Treasuries Rise on Prospect of Fed Buying; Gold Reaches Record

Federal Reserve Chairman Ben S. Bernanke
Federal Reserve Chairman Ben S. Bernanke. Photographer: Andrew Harrer/Bloomberg

Treasuries rose, sending 10-year note yields below 3 percent, after Federal Reserve Chairman Ben S. Bernanke said the central bank may boost purchases of U.S. debt. The euro weakened and gold reached a record amid divisions over steps to halt the debt crisis, while U.S. stocks retreated.

Ten-year note yields slid eight basis points to 2.93 percent at 4 p.m. in New York, snapping a three-day rise. The Dollar Index gained 0.3 percent to 79.640 and the euro slid against 14 of 16 major peers. The Standard & Poor’s 500 Index lost 0.1 percent to 1,223.12. The S&P GSCI Index of commodities rose to the highest since October 2008 as gold closed at a record, silver reached a 30-year high and oil settled at the highest price in 26 months.

Ten-year Treasury yields slid from an almost four-month high after Bernanke said on CBS Corp.’s “60 Minutes” program yesterday that U.S. unemployment may take five years to fall to a normal level and Fed purchases of government debt beyond the $600 billion announced are “possible.” Germany rejected calls to increase the European Union’s 750 billion-euro ($1 trillion) aid fund or introduce joint bond sales, signaling its refusal to bear extra costs to stamp out the debt crisis.

Bernanke’s comments show “things might be not as good as they seem,” said Stanley Nabi, New York-based vice chairman of Silvercrest Asset Management Group, which oversees more than $9 billion. “Look at our fiscal situation, look at Europe. Now if you want to build a positive case, you can do it as well because there are also positive signs in the economy. You need to take a balanced view at this point.”

Positive Reports

An Institute for Supply Management report showed last week that U.S. manufacturing expanded for a 16th month in November. Pending sales of American existing houses unexpectedly jumped by a record 10 percent in October, the National Association of Realtors said Dec. 2. While the Labor Department said on Dec. 3 that American non-farm payrolls expanded 74 percent less than the median economist estimate, the S&P 500 rose 0.3 percent.

The yield on two-year Treasuries dropped four basis points to 0.43 percent. The Dollar Index, which measures the greenback against six of its most-traded peers, rebounded after falling to the most since Oct. 20 on Dec. 3.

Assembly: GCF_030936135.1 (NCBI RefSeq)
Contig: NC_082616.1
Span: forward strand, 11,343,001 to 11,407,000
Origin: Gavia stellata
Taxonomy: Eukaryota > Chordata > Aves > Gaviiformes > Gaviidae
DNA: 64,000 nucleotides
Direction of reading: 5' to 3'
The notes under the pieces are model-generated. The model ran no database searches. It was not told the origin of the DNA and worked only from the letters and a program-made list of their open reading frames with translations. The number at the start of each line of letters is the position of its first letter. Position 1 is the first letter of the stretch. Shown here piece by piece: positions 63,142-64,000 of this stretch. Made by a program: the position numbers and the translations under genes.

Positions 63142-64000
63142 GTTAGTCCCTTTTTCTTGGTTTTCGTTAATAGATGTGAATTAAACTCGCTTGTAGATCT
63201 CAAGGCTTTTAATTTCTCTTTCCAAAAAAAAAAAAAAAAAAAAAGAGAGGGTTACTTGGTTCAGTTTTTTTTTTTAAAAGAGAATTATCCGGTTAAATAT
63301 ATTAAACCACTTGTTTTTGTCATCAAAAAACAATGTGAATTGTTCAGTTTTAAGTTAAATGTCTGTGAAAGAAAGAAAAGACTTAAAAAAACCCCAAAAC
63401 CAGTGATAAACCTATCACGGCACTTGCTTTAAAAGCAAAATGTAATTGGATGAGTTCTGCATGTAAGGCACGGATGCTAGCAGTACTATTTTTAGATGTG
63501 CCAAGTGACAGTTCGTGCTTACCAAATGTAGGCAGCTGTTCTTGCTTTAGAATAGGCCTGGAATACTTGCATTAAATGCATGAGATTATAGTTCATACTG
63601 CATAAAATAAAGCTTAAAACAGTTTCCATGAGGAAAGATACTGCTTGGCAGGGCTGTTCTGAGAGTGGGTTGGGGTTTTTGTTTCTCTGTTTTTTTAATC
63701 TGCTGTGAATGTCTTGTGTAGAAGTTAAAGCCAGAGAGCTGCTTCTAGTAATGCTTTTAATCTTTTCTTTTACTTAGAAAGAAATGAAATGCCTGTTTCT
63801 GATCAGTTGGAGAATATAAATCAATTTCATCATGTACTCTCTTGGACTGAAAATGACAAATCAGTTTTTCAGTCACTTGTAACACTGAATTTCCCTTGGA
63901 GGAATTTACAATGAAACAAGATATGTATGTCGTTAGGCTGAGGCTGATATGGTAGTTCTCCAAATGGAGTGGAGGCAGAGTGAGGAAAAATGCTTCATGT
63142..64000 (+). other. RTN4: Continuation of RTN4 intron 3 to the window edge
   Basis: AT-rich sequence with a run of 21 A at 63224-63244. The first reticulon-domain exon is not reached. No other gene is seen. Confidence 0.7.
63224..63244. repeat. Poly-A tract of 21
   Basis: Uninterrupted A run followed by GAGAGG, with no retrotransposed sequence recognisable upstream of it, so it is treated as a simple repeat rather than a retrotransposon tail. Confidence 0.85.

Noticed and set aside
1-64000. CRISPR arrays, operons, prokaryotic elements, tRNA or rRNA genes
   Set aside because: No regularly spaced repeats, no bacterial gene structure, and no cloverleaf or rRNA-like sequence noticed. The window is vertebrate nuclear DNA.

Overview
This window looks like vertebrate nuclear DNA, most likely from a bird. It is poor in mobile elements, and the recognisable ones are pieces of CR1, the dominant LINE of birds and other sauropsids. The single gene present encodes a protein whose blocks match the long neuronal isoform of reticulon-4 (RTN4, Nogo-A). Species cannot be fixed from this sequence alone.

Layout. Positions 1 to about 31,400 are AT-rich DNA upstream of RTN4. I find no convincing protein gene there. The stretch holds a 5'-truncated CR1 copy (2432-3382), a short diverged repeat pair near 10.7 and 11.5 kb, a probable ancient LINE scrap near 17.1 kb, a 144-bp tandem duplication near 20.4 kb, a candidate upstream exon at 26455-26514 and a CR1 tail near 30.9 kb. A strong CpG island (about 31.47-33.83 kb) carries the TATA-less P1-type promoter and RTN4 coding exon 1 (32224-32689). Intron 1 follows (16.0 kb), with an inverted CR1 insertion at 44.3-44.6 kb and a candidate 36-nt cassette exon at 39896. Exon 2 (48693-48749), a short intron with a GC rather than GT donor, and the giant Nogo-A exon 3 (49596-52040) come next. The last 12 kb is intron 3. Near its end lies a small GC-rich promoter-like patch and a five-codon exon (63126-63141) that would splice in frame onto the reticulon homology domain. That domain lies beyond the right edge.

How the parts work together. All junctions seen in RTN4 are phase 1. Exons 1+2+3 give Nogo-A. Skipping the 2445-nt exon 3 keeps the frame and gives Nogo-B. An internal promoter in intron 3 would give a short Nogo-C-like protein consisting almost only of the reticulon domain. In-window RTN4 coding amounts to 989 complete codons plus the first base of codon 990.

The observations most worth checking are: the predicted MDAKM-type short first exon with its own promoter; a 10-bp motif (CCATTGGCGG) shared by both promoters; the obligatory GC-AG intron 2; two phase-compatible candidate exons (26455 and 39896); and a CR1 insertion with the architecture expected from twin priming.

The euro weakened 0.7 percent to $1.3320 after reaching a two-week high of $1.3442. Hungary’s forint sank 0.7 percent against the euro after Moody’s downgraded the country’s debt to the lowest investment grade and indicated it may cut the rating to junk. The BUX index of stocks lost 0.7 percent.

Spain, Italy

Spanish and Italian government bonds fell, while German bunds were little changed. The Spanish 10-year yield added 13 basis points to 5.22 percent, while the equivalent Italian yield climbed seven basis points to 4.51 percent. The cost of insuring bonds sold by Italy climbed 8.5 basis points to 217.5, with credit-default swaps for Spain rising 20 basis points to 317, according to CMA, a data provider.

The S&P 500 snapped a three-day advance and retreated from a one-month high. The benchmark gauge has rallied 9.7 percent this year and 20 percent since hitting its 2010 low on July 2. Bank of America Corp., Coca-Cola Co. and AT&T Inc. led losses in 20 of 30 stocks in the Dow Jones Industrial Average today.

Bank of America recommended an asset allocation that is “significantly overweight” stocks and commodities, while “underweight” bonds and cash, saying the bull market in equities that began in March 2009 isn’t over yet, according to a note today.

Bank stocks led declining shares in Europe, as Intesa Sanpaolo SpA and UniCredit SpA, Italy’s biggest lenders, and Spain’s Banco Santander SA and Banco Bilbao Vizcaya Argentaria SA all fell at least 2.2 percent. Hochtief AG gained 4.3 percent in Germany after the construction company said Qatar Holding LLC aims to become a major shareholder.

Cocoa, Gas, Silver

Cocoa for March delivery jumped to $3,065 a metric ton and touched $3,084, the highest price in four months, on speculation that unrest may delay exports from Ivory Coast, the world’s largest grower.

Natural gas futures rose 3.2 percent to $4.488 per million British thermal units, the highest price in four months, after forecasts showed colder-than-normal weather in the U.S., boosting demand for the heating fuel.

Gold futures closed at a record $1,416.10 an ounce, up 0.7 percent.

Silver futures for March delivery topped $30 an ounce on the Comex in New York, extending a rally to a 30-year high.

Crude for January delivery rose 19 cents to settle at $89.38 a barrel on the New York Mercantile Exchange, the highest level since Oct. 7, 2008. Prices have climbed 13 percent this year.